One of the reasons for returning was to go to Trout Lake to photograph the spawning of the cutthroat trout. Last year when I visited it was too early, but this time, I got there on time. It takes a stiff walk up a hill to get to the lake, but once there it was worth it. There is a stream coming from the mountains that enters the lake at the northwest corner; this stream is crossed by a wooden bridge. You can see hundreds of trout going up the stream after laying the eggs are laid in the gravel bottom at the entrance of the stream to the lake. The male trout hit the sides of the females making their eggs to be released at which time; the male spreads them with clouds of sperm to fertilize them. This is easier to observe than photograph.
To kill the time between the unpredictable otters appearances, I would spent time photographing the goldeneyes that at the time were doing their pairing dances and looking for hole in trees to set households. Early in the morning they will do their rituals dances and flights that were finished usually by 0830. At that time 2 or 3 pairs will fly to the top of a hollow dead tree in the side of the mountain. By the third day, when I realized what was going on, I climbed the side of the mountain and set the camera with a tripod about the same height as the top of the tree about 30 feet away and was able to capture a few images of their landings.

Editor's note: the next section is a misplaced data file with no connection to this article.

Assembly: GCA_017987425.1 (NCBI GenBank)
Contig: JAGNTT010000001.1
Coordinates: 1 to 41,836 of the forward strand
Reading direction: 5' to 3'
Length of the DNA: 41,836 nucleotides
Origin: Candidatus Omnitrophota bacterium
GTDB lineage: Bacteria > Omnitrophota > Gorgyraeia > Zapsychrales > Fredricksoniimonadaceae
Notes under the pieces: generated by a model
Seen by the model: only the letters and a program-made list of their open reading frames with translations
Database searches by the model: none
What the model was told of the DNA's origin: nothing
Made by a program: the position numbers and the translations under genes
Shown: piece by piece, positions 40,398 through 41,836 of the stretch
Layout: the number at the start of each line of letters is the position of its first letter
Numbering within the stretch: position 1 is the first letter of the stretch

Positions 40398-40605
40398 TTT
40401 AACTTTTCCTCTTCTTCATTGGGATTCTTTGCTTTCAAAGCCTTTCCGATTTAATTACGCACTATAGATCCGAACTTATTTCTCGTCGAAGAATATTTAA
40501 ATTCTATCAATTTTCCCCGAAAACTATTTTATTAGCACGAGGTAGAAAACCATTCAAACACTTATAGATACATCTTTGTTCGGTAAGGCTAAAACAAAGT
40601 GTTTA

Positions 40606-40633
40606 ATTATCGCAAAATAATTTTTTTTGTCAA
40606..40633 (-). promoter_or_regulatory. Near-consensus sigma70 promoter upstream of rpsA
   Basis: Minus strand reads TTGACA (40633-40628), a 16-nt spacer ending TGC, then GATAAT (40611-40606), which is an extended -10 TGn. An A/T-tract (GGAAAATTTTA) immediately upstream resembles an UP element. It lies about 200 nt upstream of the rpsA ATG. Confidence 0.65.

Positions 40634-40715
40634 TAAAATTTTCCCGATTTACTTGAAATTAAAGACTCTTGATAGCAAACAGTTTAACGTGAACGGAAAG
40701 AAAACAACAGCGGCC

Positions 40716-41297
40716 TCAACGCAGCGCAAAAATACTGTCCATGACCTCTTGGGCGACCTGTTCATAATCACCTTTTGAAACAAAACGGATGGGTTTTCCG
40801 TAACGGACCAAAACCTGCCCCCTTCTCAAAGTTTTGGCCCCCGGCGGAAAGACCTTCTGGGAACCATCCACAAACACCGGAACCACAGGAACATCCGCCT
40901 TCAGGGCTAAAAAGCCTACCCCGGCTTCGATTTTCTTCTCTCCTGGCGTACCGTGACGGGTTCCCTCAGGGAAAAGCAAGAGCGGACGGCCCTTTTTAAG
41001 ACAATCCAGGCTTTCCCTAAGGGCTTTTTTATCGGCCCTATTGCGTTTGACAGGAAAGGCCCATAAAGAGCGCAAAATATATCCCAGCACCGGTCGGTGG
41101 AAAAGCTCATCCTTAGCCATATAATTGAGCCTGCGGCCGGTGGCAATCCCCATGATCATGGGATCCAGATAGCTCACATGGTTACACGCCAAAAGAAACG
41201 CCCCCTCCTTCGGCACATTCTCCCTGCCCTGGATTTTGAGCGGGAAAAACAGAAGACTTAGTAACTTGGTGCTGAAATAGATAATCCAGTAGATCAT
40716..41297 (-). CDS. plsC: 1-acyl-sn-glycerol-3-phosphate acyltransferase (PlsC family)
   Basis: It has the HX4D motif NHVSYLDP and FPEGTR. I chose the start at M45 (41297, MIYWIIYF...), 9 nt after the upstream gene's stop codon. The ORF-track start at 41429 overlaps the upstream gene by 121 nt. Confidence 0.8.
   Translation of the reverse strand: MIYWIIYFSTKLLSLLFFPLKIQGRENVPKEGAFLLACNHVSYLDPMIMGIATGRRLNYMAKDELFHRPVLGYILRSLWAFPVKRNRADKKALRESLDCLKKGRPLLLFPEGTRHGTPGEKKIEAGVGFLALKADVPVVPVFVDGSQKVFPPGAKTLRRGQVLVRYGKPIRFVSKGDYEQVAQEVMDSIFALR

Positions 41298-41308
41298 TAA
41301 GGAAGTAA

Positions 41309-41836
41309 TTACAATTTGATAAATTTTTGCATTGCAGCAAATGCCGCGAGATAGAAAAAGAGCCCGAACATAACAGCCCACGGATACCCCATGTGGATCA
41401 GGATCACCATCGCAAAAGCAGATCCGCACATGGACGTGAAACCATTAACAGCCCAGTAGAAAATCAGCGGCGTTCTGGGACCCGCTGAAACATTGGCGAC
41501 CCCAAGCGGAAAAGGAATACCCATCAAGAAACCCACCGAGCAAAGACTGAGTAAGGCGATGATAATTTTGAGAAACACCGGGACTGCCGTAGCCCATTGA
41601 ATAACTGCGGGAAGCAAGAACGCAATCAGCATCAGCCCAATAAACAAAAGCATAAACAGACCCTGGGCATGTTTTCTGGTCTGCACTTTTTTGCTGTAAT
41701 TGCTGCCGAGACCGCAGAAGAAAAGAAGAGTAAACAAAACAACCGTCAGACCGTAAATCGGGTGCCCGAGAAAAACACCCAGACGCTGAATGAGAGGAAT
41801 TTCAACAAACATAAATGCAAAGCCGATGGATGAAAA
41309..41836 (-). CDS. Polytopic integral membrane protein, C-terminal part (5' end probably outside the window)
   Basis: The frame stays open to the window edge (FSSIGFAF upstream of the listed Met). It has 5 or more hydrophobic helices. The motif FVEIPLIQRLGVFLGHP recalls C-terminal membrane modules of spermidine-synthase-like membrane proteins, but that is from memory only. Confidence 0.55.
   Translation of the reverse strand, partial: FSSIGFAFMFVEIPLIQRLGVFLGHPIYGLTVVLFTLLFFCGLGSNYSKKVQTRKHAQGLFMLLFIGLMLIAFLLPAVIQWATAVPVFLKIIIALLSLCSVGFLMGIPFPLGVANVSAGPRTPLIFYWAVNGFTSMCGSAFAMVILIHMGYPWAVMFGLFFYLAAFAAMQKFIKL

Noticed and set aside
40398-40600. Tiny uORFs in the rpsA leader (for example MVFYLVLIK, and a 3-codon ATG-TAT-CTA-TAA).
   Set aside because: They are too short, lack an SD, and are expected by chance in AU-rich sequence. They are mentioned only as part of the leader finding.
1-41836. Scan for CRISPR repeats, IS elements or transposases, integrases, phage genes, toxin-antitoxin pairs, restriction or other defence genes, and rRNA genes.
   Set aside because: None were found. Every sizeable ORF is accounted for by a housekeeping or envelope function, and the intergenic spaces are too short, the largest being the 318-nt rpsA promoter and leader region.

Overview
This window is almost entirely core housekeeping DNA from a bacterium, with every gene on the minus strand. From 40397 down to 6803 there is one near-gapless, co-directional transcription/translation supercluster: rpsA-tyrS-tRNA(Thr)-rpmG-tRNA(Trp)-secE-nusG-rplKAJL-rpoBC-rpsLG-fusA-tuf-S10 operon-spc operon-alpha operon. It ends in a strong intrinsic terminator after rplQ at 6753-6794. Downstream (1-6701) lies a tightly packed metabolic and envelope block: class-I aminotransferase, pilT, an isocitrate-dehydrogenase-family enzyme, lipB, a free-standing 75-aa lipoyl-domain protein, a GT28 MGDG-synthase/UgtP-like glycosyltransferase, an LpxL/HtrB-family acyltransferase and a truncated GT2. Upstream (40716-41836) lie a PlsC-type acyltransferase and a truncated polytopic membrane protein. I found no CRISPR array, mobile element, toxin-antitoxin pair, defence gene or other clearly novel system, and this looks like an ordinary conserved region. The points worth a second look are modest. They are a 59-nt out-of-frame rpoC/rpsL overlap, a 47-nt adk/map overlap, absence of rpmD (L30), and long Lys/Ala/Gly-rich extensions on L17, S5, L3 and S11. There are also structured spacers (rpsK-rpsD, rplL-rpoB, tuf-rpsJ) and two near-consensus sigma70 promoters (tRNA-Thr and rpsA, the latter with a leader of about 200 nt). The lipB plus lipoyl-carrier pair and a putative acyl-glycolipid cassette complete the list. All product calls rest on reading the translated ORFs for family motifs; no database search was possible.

Since sunset arrive late @ 2100, after returning to the car from the lake, I will drive up and down the Lamar Valley road in the hope of taking a shot of a wolf crossing the road; no luck here but I was able to photograph the ever present buffaloes, coyotes, pronghorn gazelles and elks.
A few miles the road at the entrance to the town of Silvergate, I ran into a fox family. The animals fur did not look good (notice lack of hair between the tail and the rump); it is suffering from sarcoptic mange is caused the mite Sarcoptes scabiei, it burrows into the skin into which it deposits eggs, feces and other waste. This disease may eventually kill the fox when winter comes because the animal will not have enoughfur to protect it from the winter cold.
The day I arrived at Yellowstone about noon, I witnessed a strange interaction between a badger and a coyote. It appears that the badger was chasing the coyote away from the proximity of it den. While this behavior was going, the coyote will catch a ground squirrel and stop to eat it, the badger will also do the same. And the chase stopped for the few minutes that it took to swallow the prey. The interaction ended near a buffalo at which time the two predators parted ways.
Who knows what next year will bring, maybe I will get the elusive wolves. Stay tuned.